Arkansas State Capitol

written Saturday, November 22, 2008
Maumelle COE Park near Little Rock, AR.

On Friday, yesterday, Dar and I drove down to the State Capitol in downtown Little Rock. The day was clear and brisk under a bright blue sky.

For all the traveling we've done over the years, and especially since we started fulltiming in July 2007, we've only been to a handful of State Capitols. It didn't become a theme of ours, an objective, a goal, until this leg of our journey. Most fulltimers have what I call "themes" to make their explorations more interesting and to provide some structure and organization to their travels.

Here are a few themes fellow travelers have told us about: major league ballparks, National Parks, highest point in each state, over-nighting in every State, fishing the major rivers in each State, various lists of museums, and, of course, State Capitols. There are many more of course -- lists limited only by your imagination.

Invariably, there are standards or requirem…

Solutions in Search of Problems

written Friday, November 21, 2008
Maumelle COE Park near Little Rock, AR.

The rental car I used the other day had a "feature" I hadn't come across before. There is no ignition key. There is no place to even put an ignition key. So how does one start a car without a key? Well, what you have is a fob, a "clicker"-thing similar to the ubiquitous keyless entry do-dads we've all been carrying around for years. I'm guessing that this is another example of the use of technology that finds it's way into our lives only after it becomes the low-cost alternative to the old way of doing something. In this case, all the electronics are probably less expensive than the mechanical keyed switches. I'm only guessing.

So, how does one start a car with one of these marvels installed? Apparently, the little key fob you carry around is somehow "sensed" when it's within a few feet of the car. Once it's sensed, it's possible to just push the "s…

Mountains and Sucking Toads

written Thursday, November 20, 2008
Maumelle COE near Little Rock, AR

The day started clear and cool, and we were looking forward to our first exploration since coming down with colds the past week or so. The objective was to drive a scenic route on small back-country roads in a generally northwest direction from our camp to the area referred to as Toad Suck. It's along the Arkansas River and about 24 river miles upstream from Maumelle Park. The same destination using Arkansas's finest country roads would be over 40 miles away.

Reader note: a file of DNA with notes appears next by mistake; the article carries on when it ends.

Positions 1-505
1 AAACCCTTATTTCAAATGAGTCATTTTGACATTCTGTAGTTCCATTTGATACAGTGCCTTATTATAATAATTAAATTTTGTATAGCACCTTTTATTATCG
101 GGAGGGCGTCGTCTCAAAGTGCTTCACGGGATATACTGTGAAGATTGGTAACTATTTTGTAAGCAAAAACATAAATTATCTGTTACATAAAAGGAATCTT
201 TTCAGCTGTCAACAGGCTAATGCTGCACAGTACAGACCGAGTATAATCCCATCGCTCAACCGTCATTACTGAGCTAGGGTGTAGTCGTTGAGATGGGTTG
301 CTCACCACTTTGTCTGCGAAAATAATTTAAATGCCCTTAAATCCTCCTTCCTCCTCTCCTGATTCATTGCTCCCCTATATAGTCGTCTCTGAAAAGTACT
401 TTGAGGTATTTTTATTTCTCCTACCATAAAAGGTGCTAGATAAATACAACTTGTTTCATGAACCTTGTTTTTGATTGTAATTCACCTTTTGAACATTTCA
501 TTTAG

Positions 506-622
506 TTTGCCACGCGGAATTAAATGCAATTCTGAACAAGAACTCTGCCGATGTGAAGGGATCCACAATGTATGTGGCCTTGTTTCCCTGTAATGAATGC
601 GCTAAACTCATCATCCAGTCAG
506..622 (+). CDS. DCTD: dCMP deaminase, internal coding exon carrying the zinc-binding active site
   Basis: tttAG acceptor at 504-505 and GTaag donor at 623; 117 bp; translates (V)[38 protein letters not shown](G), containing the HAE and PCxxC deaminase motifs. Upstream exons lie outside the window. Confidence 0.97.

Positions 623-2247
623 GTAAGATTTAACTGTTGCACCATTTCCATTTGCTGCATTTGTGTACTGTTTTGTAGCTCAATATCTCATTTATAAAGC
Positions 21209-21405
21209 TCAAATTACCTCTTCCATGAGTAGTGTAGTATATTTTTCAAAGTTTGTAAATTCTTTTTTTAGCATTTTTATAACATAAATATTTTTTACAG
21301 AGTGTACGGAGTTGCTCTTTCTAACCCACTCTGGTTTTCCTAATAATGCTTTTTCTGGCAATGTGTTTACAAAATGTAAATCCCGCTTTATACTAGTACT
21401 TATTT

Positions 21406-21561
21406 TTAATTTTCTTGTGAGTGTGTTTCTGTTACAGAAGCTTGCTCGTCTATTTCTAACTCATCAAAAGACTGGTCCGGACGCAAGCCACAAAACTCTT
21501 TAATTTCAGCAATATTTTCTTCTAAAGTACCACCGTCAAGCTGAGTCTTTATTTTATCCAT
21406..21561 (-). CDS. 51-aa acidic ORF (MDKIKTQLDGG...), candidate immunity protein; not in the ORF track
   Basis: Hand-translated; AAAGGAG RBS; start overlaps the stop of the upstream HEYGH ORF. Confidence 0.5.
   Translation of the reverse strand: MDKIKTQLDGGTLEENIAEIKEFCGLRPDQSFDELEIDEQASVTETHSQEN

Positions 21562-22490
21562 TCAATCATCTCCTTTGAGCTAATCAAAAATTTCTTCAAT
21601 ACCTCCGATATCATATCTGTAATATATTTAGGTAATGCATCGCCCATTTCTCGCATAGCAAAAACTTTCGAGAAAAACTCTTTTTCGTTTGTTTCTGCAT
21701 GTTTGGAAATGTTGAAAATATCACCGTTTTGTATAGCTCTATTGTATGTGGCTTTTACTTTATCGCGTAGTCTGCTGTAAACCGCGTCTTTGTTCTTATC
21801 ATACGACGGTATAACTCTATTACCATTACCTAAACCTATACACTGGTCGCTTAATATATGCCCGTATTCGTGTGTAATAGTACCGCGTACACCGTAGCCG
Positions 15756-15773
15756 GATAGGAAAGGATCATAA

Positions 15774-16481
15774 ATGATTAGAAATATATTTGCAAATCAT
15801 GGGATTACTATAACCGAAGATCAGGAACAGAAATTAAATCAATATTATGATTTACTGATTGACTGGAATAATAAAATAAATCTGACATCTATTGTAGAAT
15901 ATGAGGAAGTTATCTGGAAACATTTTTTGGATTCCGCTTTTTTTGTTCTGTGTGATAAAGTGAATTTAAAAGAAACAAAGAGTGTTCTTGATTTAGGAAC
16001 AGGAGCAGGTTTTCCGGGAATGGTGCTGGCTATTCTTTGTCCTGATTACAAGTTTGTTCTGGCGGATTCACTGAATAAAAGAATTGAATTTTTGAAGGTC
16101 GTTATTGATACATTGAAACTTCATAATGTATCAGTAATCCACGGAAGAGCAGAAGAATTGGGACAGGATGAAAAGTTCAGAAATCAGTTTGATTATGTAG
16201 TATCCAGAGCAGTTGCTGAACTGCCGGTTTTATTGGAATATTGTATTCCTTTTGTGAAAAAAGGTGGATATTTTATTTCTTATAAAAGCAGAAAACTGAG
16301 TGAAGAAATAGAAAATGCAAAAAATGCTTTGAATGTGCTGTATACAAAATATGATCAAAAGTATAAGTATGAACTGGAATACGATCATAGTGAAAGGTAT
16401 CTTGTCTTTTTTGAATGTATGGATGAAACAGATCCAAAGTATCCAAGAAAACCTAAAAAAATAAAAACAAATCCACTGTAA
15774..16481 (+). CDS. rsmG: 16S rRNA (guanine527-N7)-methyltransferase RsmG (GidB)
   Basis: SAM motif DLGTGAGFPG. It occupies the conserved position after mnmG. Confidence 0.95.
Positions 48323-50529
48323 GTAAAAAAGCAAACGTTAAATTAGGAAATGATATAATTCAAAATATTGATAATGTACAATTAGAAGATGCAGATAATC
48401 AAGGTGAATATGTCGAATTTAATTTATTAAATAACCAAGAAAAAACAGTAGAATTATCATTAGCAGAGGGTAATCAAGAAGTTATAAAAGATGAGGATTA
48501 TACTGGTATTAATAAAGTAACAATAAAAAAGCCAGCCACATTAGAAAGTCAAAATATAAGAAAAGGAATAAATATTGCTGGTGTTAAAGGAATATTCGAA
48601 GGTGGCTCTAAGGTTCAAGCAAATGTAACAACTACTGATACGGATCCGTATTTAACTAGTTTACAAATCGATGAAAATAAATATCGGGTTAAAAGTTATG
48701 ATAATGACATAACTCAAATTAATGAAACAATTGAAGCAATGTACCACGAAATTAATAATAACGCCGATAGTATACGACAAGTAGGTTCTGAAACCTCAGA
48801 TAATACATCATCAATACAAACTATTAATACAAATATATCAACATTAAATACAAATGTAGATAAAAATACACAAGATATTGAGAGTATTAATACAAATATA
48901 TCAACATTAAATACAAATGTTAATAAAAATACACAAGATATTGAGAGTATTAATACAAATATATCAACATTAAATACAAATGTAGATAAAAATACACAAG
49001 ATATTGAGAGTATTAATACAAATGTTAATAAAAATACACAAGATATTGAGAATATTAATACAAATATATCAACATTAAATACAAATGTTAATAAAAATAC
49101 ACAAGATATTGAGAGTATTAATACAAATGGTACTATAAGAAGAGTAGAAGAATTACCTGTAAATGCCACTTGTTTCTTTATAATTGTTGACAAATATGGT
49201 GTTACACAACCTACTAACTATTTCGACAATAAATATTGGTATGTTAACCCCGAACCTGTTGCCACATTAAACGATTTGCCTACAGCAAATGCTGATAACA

The first place we stopped was Pinnacle Mountain State Park. There we learned about the geology of the area. The center-piece of the park is a 1,011 foot high conical shaped peak that dominates the surrounding landscape. The river level is about 300 feet above sea-level, so the peak rises about 700 feet above that. (I know, not much of a "mountain", but it was fun nonetheless.)  After a quick stop at the visitors center where we learned of trails…

Maumelle Park

written Tuesday, November 18, 2008
Maumelle Park near Little Rock, AR

Yesterday, Monday, we had planned to move from Burns Park, where we'd been staying for the past week, to Maumelle COE Park just 12 miles away. Because Dar was in full "capitulation phase" with her cold, we did consider delaying the move another day, but she decided all the activity with moving would help take her mind off the misery. Maumelle is a couple notches above Burns in facilities and maintenance, and it's right on the banks of the Arkansas River. Instead of just being parked in the woods, its being parked in the woods and on a river.

About mid-day, we broke camp at Burns, made the short drive to Maumelle, and found a very nice campsite near the river. There are more people here than one might expect -- the place is probably half full -- as snowbirds from the north make this an annual stop on their way south for the winter. The park is close to major highways but secluded and quiet. It's ju…

Little Rock Update

written Monday, November 17, 2008
North Little Rock, AR

Here's a quick update covering the past week.

We arrived here at Burns Park Campground in North Little Rock last Sunday afternoon. The campground is a nice enough place and is close to our ideal camping experience because it is heavily wooded, has clean asphalt roads, and well-separated campsites. However, some sites aren't very level and the park has a neglected feel to it.

Monday and Tuesday were rainy and Dar was getting ready for her trip to Wisconsin. It's become a tradition, with her Mom and Sister, to get together on a long weekend in November and turn the farmhouse into a Christmas cookie factory. I dropped her off at the Little Rock airport on Wednesday and off she went.

Unfortunately, as much as I was looking forward to the time alone and having ALL 300 square feet to myself for a few days, it turned out to be less than what I'd hoped. About the time Dar left, it became clear I was coming down with a cold -- …

Toad Suck Daze

written Monday, November 10, 2008
North Little Rock, AR

After thoroughly enjoying a couple days with Bill & Sue near West Plains, MO., we fired up the bus-house and pointed her South again. We got back on Hwy 412/62 eastbound in Northern Arkansas until reaching Ash Flat. A right turn onto Hwy 167 southbound took us through Evening Shade, Cave City, Pleasant Plains, and Velvet Ridge. At Bald Knob we picked up Hwy 67 southbound, a 4-lane divided road that goes right to Little Rock.